What would it mean for the market and the industry if the leading music download and mobility company did not believe that cellular networks were going to be a major distribution channel for full musi

Mark Desautels is VP of wireless Internet development for CTIA, the Wireless Assn.

The most startling statement I heard this year on my annual West Coast swing to meet with content and technology companies new to the wireless industry came from an executive at Apple Computer.

The executive posited, "What if Apple doesn't believe in the wireless model for full music downloads?"

Apple, of course, is the company that proved the download business model for music, and today it is light years ahead of its competitors as the primary distribution channel for music downloads. Obviously, too, with its iPod and progeny like the iPod shuffle, Apple is the leader in making gigabytes of music mobile.

So, let's rephrase that rhetorical question as an industry challenge: What would it mean for the market and the industry if the leading music download and mobility company did not believe that cellular networks were going to be a major distribution channel for full music downloads?

It would mean that the players in the wireless music industry -- labels, handset manufacturers, carriers and others in the value chain -- had better sharpen their thinking about how to create interest and tap this channel before assuming that it will be a natural and profitable extension of their current activities. If the smartest people in the download and mobile music business have questions, so should the rest of us.

Growth in wireless revenue from music -- mostly ringtones -- continues to be the bedrock of most analysts' projections for overall wireless data revenue. But even if the current business model for ringtones continues to thrive -- despite the threat raised by such ringtone-creation products as Xingtones -- the nascent mobile music industry will have to reconcile its business anomalies if it is to get traction with value chain members and consumers.

Among the business issues that seem to be outstanding are questions about compensation (for example, if a carrier replaces Best Buy in the distribution chain, does it get the same cut of each sale that Best Buy would have received?) and potentially more vexing questions about pricing.

Apple has demonstrated that those kinds of issues can be solved. Indeed, Apple's ability to crack the music industry code was key to launching its music download business. If business issues are the only impediment to full mobile music downloads, there is no reason Apple could not be just as instrumental in solving those issues for mobile -- assuming it believes in the model.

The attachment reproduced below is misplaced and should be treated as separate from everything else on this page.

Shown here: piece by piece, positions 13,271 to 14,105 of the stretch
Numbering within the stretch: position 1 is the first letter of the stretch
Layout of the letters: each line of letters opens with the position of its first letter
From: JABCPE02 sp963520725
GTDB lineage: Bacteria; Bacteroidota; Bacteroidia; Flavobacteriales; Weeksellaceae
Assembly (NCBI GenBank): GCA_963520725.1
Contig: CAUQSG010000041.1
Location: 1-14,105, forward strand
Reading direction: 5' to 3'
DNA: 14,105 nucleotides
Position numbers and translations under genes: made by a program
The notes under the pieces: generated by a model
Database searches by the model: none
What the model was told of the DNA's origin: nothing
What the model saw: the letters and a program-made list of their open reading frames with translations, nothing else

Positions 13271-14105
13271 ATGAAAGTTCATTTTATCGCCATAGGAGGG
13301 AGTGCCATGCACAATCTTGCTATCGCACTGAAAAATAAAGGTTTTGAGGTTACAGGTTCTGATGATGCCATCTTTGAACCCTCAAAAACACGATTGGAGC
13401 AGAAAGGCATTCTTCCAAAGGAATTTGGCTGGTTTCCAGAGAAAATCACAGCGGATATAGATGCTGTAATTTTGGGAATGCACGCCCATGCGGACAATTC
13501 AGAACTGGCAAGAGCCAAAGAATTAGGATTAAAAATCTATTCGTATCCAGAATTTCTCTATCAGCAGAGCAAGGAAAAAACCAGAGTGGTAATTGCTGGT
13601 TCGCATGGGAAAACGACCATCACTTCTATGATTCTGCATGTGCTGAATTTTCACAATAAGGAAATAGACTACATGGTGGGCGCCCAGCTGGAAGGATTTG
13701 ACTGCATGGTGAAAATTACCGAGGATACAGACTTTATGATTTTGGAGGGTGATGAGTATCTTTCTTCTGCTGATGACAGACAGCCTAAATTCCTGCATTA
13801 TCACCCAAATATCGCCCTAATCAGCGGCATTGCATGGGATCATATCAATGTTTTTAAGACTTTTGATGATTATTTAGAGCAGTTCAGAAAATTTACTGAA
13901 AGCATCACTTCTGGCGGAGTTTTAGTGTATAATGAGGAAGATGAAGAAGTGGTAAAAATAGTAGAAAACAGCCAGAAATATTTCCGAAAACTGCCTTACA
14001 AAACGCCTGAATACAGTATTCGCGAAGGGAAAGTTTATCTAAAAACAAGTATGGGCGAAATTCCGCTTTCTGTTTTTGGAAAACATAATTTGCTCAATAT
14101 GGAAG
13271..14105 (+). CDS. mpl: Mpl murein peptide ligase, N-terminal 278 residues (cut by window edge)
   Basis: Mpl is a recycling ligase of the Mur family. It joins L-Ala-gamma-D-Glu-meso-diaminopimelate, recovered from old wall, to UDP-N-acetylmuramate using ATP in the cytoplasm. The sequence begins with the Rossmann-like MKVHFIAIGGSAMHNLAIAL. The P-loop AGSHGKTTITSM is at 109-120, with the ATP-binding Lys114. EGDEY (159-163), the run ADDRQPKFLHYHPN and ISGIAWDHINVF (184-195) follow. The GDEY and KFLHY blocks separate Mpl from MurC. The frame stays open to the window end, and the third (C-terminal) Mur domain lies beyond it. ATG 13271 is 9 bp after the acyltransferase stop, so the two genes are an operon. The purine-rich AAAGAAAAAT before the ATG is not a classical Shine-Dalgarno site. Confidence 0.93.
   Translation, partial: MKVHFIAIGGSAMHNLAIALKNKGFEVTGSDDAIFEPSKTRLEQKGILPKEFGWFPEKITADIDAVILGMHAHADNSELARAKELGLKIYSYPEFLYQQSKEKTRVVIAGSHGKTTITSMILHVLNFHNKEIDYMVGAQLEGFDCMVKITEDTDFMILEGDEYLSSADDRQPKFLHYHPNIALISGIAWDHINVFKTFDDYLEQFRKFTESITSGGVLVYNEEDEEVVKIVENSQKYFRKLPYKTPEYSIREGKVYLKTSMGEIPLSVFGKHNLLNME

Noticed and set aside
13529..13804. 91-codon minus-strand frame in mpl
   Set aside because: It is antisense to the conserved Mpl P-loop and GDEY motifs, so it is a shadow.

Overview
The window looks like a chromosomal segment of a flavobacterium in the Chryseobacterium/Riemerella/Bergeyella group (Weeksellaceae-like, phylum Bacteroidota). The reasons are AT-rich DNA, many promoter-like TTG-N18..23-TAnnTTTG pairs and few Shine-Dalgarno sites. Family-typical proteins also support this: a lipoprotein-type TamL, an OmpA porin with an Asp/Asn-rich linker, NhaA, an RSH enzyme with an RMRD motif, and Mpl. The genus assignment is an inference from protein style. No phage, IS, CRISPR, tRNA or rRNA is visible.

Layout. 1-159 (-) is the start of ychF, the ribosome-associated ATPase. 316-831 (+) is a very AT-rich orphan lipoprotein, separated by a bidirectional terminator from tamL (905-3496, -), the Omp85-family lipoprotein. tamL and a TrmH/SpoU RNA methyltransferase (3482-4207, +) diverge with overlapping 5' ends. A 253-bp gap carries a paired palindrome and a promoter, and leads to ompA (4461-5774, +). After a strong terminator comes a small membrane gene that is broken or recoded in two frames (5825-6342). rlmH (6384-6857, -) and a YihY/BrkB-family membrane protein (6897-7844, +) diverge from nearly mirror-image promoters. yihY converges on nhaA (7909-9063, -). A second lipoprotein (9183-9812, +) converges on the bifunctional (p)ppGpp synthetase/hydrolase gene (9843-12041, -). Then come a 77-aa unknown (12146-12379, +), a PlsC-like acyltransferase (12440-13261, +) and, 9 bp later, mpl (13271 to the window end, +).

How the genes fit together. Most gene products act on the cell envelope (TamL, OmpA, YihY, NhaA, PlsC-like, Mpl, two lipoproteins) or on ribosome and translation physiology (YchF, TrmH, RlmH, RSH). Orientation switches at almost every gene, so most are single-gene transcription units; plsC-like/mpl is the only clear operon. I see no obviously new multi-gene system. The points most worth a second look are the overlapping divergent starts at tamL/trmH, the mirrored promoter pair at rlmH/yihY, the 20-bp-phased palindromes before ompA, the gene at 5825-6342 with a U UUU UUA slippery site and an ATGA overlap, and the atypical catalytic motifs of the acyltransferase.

And there's the rub. It might not be the business issues, but the use-case model that worries Apple (again, I have no insight into the company's thinking; I am only speculating). Currently, the mobile music use-case is based primarily on the synchronization model employed by the iPod (and MP3 players of its ilk): Music is downloaded to a computer with which a mobile music player synchronizes and -- presto! -- music to go.

But some in the wireless industry may be resistant to that use model because it does not include over-the-air download revenue. However, if there is one thing we have learned about the digital media business, it is that consumers will have it their way -- legally, if properly empowered, or illegally if they are thwarted. But they will have it their way.

Getting consumers to understand the value of the wireless download channel may first require accommodating their current usage model. Handset manufacturers are betting that consumers will want dual phone/media player devices. But will customers want devices to which they cannot port music they already own?

Long before there was iTunes, there were portable music players (including the iPod), which allowed consumers to take advantage of music they had already paid for. Subsequently, Apple added a download service that is helping revolutionize an industry.

Clearly, there are no sure things in this new world of mobile entertainment. Full music downloads over wireless wide area networks may not prove to be the important distribution channel so many of us think they could be given their ability to provide whatever the consumer wants whenever they want it. That's an important attribute in an industry like music that appeals to the emotions of the moment.

But all parties throughout the value chain ought to pay close attention to Apple's two-step road map -- mobility of existing music leading to downloading of new music -- if wireless full music downloads are to prove similarly successful in leading the music and wireless industries to the next level.